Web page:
Pogonomyrmex californicus, Linepithema humile, native and invasive species, optimum performance, running speed, climate change, temperature, Bernard Field Station
The ability of a species to tolerate high temperatures may be indicative of its population’s ability to adapt to Earth’s changing climate. We analyzed differences in ant speed, an indicator of ant performance, for the native ant species Pogonomyrmex californicus (California Harvester ants), and the invasive Linepithema humile (Argentine ants) at various temperatures in order to understand the effect of temperature on ant species at the Robert J. Bernard Biological Field Station in Claremont, California. We hypothesized that as temperature increased, performance would increase in both species due to their thermophilic qualities, up to some “thermal optimum” and then decline. Because Argentine ants are invasive species, we predicted that they would have a broader thermal range than Harvester ants. We did not find evidence of a linear correlation between temperature and running speed for either species. Our results suggest that the Argentine ants have a greater thermal optimum thanHarvester ants, though further analysis is needed to determine the thermally optimum temperature.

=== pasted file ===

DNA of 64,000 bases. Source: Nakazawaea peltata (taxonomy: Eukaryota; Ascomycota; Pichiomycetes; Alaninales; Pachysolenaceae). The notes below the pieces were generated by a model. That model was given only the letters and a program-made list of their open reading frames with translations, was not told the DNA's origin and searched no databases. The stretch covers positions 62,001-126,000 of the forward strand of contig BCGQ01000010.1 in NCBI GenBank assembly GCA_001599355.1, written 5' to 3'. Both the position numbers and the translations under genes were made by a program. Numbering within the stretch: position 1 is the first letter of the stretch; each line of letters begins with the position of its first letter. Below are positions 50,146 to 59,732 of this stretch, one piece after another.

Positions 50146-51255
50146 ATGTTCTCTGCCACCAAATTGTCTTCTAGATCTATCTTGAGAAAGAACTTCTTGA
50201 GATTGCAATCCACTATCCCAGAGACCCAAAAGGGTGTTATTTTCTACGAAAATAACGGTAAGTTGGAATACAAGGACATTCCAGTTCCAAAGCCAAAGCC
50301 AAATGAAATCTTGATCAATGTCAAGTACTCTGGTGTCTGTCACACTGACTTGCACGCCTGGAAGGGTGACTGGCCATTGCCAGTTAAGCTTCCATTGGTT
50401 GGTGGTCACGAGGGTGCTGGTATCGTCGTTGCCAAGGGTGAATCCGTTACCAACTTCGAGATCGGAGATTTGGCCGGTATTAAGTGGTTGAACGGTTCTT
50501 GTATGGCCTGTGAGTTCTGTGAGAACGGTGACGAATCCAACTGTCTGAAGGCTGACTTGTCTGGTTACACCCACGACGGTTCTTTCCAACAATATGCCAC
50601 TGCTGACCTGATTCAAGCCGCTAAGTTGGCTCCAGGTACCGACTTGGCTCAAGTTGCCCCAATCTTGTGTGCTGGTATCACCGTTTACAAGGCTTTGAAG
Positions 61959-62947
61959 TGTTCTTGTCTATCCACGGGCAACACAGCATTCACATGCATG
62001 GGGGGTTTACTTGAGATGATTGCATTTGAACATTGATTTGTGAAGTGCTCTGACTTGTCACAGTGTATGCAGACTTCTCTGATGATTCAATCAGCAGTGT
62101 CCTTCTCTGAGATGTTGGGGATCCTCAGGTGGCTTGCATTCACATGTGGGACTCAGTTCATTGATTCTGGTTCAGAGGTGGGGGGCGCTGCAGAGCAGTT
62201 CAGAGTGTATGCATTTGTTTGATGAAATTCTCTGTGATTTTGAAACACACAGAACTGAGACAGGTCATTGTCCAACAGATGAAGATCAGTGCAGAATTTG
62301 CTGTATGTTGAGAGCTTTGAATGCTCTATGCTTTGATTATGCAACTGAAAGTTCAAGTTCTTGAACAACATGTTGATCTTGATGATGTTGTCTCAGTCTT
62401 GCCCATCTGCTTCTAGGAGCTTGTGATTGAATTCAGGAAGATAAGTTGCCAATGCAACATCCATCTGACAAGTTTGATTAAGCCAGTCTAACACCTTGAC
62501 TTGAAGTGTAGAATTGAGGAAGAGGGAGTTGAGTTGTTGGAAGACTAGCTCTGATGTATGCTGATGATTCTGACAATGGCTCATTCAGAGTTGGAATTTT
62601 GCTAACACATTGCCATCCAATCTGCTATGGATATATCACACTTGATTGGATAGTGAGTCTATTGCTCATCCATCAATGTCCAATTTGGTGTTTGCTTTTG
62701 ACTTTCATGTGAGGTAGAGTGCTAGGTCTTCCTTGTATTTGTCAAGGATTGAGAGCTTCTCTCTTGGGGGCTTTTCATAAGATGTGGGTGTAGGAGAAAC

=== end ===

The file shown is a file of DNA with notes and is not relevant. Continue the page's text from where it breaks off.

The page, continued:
Honan, Danielle Marie; Camey Matzar, Stephanie Diane; Hamson, Claire Camille; and Pratt, Grace Kathleen, "Effects of Temperature on Native California Harvester Ants (pogonomyrmex californicus) and Non-Native Argentine Ants (Linepithema humile) Performance at the Bernard Field Station" (2018). W.M. Keck Science Introductory Biology Projects. 1.